The question of open access to the 700 MHz frequencies being abandoned in 2009 by TV should not be a partisan one.
But it has become so. With Democratic FCC commissioner Jonathan Adelstein now speaking out on behalf of open access, in advance of final rules, the partisan nature of the debate has become clear.
It's a shame, because the hand being held by Republicans in this case is a losing one. Maybe not politically (phone companies are among the most generous political givers in our society), but scientifically and economically.
Compare the revenues generated through open access on the 802.11 WiFi frequencies to those generated through any similar-sized slice of cellular-exclusive spectrum. There's no contest.
WiFi has delivered multiple generations of new gear, each more capable than the last. It has spawned new industries, not the least among them the neighborhood coffee bar business.
All this despite very tight restrictions over the power output of WiFi radios, and growing contention among network users.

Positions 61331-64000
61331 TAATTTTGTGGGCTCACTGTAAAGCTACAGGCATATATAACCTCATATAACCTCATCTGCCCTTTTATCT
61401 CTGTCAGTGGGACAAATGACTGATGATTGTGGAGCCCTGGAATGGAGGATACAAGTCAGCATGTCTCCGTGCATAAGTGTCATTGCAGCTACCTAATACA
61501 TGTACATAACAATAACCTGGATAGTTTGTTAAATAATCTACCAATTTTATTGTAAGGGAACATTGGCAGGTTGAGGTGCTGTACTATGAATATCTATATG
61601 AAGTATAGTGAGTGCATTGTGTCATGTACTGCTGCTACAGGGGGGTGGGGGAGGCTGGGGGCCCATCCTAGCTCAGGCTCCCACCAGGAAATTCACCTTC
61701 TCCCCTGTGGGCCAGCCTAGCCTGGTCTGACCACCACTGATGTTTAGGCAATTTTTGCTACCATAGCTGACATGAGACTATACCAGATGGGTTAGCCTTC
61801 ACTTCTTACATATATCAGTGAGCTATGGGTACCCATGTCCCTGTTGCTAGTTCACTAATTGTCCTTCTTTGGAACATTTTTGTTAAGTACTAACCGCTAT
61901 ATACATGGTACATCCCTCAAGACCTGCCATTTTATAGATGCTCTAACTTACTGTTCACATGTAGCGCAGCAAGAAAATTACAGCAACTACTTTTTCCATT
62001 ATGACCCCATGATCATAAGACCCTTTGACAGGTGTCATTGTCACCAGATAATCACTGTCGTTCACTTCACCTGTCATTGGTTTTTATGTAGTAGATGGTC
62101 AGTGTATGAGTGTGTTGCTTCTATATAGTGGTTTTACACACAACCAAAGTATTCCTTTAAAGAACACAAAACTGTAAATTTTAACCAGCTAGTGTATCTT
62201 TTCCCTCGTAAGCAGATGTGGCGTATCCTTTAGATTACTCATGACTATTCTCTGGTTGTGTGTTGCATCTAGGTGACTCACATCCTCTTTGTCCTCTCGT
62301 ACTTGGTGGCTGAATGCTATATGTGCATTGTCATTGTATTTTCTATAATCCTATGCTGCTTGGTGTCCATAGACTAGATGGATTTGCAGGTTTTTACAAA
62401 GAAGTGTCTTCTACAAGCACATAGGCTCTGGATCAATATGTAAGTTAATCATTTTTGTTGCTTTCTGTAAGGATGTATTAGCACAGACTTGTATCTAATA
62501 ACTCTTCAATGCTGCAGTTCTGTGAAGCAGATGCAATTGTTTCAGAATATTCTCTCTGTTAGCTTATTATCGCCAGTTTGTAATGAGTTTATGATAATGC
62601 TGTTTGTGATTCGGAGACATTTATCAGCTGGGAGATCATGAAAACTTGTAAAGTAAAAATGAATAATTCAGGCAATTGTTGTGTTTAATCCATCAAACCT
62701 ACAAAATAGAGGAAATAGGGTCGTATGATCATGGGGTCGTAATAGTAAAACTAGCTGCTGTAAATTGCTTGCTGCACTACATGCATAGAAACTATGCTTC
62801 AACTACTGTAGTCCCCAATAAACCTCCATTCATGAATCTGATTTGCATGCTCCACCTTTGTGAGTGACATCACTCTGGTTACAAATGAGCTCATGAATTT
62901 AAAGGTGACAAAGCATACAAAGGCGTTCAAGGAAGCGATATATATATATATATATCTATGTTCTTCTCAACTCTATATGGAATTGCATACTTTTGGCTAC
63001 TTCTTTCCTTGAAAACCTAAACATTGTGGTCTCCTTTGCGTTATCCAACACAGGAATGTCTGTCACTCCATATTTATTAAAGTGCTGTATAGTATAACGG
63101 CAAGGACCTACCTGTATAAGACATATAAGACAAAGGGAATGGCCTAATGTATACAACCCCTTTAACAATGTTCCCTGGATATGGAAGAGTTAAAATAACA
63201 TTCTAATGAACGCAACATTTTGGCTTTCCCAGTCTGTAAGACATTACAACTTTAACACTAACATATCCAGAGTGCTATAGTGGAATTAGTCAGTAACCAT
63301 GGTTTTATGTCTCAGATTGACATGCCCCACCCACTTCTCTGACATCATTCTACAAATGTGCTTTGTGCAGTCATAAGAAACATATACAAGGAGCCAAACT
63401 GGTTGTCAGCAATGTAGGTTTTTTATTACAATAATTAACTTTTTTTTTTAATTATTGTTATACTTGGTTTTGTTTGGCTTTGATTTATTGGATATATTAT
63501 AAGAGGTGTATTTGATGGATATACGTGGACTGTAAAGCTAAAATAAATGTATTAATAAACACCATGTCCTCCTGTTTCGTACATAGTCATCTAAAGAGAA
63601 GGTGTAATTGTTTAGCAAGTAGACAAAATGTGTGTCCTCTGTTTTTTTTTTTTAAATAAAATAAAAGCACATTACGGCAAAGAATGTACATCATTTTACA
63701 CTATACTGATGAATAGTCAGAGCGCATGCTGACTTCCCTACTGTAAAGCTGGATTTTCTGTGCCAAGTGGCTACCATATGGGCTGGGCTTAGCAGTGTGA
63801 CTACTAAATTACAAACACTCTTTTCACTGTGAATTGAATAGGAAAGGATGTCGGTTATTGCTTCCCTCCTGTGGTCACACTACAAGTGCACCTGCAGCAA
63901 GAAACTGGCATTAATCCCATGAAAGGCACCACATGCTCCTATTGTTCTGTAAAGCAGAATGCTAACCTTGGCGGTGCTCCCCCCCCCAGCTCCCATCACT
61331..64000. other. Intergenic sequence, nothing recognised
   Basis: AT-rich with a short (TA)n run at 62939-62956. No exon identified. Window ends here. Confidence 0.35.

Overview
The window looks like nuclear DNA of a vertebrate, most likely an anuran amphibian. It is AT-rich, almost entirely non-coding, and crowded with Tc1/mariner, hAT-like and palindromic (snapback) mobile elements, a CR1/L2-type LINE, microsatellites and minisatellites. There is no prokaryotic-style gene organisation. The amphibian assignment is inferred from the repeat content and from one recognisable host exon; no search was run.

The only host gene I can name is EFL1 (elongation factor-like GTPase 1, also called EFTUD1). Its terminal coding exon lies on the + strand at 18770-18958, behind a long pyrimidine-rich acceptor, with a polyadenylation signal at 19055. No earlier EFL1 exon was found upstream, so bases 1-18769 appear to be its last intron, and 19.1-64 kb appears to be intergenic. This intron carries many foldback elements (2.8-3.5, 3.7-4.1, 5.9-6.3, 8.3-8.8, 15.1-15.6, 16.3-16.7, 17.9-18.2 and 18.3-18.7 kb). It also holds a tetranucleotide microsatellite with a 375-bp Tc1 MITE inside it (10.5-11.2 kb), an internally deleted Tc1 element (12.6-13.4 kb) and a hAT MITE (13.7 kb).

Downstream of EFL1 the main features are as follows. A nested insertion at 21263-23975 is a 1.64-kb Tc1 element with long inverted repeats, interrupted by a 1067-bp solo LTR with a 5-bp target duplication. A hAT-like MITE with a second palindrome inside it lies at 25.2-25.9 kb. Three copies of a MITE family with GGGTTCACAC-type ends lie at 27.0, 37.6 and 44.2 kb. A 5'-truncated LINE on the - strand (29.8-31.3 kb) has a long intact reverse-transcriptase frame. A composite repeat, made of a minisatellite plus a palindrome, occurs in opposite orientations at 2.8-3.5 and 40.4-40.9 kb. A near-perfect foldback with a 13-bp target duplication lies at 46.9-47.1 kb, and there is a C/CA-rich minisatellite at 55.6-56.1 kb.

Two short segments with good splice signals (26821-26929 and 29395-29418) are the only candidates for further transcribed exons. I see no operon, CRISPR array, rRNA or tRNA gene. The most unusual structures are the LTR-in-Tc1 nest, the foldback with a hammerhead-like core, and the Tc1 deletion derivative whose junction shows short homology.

When I opened my laptop at a local coffee shop last week, having lost my cable modem access to a lightning strike, I counted a half-dozen WiFi radios within range. Some were secured, others were open, and one gave me access automatically, as soon as I booted up.
Such "free" access is pretty pricey. Each time I walked in, I forked over $4 for a large cafe mocha. Not that I was desperate for caffeine. It was being polite. It's expected. It's the business model. Over four days I spent over $20.
The new frequencies, being lower on the spectrum, will allow longer waves to disperse over a wider area. Management of the resource will be trickier. But does anyone doubt that the same amount of innovation won't result, the same economic boom in radios and other gear?
There's no argument, save a political one.
And that's the shame of it.